Students at ASPIRA Early College take a four year Humanities sequence. Humanities at the 9th, 10th, 11th, and 12th grade levels is a year-long 2 credit course fulfilling the English and social science requirement. Humanities I at the freshmen level is focused on world studies. Humanities II at the sophomore level focuses on American studies. Junior year humanities focuses on British studies and the senior year humanities course focuses on Latin American studies. During the year students study the arts of literature, painting, music, sculpture, and architecture and the discipline of philosophy as it relates to a given timeperiod and civilization. These subjects are not studied in isolation but within the context of important developments in science, technology, economics, politics and general history. A major intent of the course is to help students understand their own world through a careful examination of diverse cultures and civilizations. Throughout the course, the accomplishments of the past are considered not as relics of a bygone era or museum artifacts, but as living evidence of enduring responses to the perplexities of life and a part of mankind's attempt to make sense of the world and the universe. The work in this course is centered on reading, writing, note-taking, projects, testing, discussion and visual literacy. Students will be given opportunities to see, analyze, and respond to pictures of major works of painting, sculpture, and architecture. In addition, inquiry-based projects center on furthering studentsí development of skills of historical inquiry, organization, analysis, and communication which are demonstrated through major performance based assessment tasks.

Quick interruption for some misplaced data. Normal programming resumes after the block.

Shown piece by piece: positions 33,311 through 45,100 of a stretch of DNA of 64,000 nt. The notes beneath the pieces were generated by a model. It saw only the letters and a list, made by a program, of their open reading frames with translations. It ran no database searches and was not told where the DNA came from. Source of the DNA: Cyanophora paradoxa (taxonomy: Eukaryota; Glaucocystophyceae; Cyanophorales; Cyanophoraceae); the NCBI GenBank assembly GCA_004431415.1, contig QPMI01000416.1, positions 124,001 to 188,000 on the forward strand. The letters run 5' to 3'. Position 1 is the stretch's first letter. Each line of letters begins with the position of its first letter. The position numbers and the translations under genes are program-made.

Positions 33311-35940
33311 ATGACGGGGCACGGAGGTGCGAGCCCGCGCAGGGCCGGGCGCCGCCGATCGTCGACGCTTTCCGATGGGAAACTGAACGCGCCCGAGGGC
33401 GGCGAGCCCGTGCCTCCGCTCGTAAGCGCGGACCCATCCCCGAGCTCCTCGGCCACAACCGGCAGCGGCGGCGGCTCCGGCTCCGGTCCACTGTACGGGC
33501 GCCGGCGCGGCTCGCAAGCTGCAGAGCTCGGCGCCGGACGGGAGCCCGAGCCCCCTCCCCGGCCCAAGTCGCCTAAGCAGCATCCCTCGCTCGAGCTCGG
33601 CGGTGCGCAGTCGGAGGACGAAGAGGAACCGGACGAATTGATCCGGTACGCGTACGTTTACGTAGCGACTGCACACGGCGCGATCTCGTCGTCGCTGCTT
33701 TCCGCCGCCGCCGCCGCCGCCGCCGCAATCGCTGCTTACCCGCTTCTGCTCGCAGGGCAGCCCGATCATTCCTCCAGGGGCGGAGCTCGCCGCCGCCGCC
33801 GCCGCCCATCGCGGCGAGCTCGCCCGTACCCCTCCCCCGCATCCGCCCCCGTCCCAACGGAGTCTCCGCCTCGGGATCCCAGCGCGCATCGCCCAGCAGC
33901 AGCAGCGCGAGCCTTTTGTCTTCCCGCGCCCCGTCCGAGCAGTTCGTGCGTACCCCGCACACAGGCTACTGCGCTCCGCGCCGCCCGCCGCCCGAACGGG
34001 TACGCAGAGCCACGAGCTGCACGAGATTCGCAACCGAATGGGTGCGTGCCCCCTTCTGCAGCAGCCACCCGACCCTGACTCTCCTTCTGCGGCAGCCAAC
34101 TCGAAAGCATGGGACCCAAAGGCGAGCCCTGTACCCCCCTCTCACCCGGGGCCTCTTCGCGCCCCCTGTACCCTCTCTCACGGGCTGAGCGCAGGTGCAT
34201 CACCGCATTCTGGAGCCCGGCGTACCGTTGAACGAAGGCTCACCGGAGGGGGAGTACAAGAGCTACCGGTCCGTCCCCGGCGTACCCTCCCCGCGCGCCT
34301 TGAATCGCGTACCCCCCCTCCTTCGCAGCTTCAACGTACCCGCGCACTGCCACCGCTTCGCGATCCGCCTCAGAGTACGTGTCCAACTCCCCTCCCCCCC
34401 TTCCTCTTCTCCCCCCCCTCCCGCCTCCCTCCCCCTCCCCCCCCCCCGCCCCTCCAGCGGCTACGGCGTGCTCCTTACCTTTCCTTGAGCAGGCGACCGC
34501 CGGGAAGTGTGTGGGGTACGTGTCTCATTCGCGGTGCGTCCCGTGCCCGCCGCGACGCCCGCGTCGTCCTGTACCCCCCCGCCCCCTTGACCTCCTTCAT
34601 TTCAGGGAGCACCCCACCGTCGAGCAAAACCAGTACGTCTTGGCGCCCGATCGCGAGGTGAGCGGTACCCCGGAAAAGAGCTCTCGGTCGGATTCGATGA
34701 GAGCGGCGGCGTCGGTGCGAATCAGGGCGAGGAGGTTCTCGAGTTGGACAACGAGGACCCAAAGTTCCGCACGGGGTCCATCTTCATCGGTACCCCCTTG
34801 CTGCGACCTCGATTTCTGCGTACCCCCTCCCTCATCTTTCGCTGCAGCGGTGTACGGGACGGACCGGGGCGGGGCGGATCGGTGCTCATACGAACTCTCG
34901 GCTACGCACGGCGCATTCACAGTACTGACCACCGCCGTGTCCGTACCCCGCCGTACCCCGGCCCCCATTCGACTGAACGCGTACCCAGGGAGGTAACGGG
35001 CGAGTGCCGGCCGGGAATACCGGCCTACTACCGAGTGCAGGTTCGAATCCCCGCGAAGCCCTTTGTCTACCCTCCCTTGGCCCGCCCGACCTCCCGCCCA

At the freshmen level, all students take the College Literacy course. In College Literacy, students work on the reading, writing, speaking, an dlistening skills they need both in high school and in college. In the area of literature, students engage in literary interpretation, analysis, and critique as they explore themes within and across texts. Thematic units are constructed to expose students to a variety of literary genres such as short stories, poetry, plays, novels, film, as well as non-fiction selections. Students learn to identify and work with a variety of literary and figurative terminology and devices. In addition, students engage in intensive independent reading to gain a deeper understanding and exposure to the various literary genres and themes. Students also develop their writing skills by studying and practicing essay writing in various styles and genres.